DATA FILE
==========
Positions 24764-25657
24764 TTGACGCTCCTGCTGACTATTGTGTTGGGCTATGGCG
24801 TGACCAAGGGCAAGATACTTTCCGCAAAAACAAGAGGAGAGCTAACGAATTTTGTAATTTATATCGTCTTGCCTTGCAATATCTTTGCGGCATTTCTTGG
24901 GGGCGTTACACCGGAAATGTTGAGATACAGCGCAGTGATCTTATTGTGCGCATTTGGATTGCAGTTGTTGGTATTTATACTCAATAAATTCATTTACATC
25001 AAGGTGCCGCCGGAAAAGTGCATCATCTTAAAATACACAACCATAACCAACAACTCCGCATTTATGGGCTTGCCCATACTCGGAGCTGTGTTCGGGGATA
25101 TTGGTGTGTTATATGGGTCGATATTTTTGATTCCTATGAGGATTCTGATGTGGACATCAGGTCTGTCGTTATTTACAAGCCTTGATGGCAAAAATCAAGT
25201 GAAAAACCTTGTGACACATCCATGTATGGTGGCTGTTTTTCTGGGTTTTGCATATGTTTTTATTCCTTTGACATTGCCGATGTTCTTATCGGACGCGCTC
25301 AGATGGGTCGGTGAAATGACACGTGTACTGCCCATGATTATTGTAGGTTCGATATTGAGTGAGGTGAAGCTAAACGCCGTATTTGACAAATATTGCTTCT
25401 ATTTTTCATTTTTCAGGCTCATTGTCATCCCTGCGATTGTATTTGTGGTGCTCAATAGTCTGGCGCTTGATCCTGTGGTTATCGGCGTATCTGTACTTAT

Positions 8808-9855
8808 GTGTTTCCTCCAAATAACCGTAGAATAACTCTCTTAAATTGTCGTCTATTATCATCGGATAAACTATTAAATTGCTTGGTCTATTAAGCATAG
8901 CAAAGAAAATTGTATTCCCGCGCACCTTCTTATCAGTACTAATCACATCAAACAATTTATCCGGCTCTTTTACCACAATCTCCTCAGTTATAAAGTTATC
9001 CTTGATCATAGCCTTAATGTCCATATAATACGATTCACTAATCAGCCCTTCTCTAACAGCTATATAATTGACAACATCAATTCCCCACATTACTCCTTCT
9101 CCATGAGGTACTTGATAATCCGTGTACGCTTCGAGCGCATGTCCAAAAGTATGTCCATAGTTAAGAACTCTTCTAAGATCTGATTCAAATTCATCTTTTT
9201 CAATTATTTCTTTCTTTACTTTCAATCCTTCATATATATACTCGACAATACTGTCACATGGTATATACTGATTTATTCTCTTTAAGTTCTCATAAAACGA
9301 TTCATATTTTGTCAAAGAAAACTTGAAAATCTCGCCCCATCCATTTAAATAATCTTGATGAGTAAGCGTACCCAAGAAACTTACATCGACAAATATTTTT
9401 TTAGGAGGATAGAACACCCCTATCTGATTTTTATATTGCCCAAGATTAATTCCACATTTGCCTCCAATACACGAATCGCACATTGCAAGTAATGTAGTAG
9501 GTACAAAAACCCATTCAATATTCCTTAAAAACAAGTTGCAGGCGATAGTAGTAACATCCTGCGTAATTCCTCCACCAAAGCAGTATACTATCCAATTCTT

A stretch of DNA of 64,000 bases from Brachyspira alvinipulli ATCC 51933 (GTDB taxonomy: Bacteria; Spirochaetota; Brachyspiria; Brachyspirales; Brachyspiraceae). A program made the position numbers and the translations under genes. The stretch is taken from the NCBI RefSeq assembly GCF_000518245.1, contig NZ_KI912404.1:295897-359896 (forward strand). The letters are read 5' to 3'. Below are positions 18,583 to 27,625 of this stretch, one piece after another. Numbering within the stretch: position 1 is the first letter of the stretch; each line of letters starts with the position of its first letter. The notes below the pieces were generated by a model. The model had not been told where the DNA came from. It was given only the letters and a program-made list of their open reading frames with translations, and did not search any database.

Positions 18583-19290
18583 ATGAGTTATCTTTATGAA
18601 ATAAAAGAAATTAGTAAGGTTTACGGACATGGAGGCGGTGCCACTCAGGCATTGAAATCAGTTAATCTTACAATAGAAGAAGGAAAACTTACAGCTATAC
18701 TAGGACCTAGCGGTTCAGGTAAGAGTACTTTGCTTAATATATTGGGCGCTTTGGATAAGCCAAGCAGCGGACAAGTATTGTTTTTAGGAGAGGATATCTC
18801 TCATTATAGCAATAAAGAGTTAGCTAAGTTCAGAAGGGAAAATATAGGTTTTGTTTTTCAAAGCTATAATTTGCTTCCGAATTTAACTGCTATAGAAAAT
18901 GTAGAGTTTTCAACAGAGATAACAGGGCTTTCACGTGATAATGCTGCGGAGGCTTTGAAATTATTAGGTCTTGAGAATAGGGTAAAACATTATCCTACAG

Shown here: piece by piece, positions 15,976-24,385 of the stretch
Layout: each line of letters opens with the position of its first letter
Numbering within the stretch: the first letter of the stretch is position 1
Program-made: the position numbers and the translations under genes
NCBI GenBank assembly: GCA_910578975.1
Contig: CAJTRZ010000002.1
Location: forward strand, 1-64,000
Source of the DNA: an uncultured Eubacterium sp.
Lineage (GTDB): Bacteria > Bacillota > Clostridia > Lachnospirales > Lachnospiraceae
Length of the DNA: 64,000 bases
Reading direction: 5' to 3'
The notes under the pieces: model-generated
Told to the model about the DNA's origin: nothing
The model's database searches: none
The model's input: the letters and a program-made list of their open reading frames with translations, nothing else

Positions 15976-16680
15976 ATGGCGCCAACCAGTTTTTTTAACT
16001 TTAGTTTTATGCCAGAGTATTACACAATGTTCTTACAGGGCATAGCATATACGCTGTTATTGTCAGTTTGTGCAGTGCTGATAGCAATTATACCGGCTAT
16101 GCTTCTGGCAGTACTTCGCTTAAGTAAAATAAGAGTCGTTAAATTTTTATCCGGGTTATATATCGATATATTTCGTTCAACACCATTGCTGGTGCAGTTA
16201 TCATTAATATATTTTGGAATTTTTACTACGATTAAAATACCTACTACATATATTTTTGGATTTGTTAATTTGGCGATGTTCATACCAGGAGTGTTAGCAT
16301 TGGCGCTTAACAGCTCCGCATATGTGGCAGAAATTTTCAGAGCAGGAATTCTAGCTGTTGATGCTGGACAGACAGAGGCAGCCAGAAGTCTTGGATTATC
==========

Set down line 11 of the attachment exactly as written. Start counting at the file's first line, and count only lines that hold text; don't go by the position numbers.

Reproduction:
8808 GTGTTTCCTCCAAATAACCGTAGAATAACTCTCTTAAATTGTCGTCTATTATCATCGGATAAACTATTAAATTGCTTGGTCTATTAAGCATAG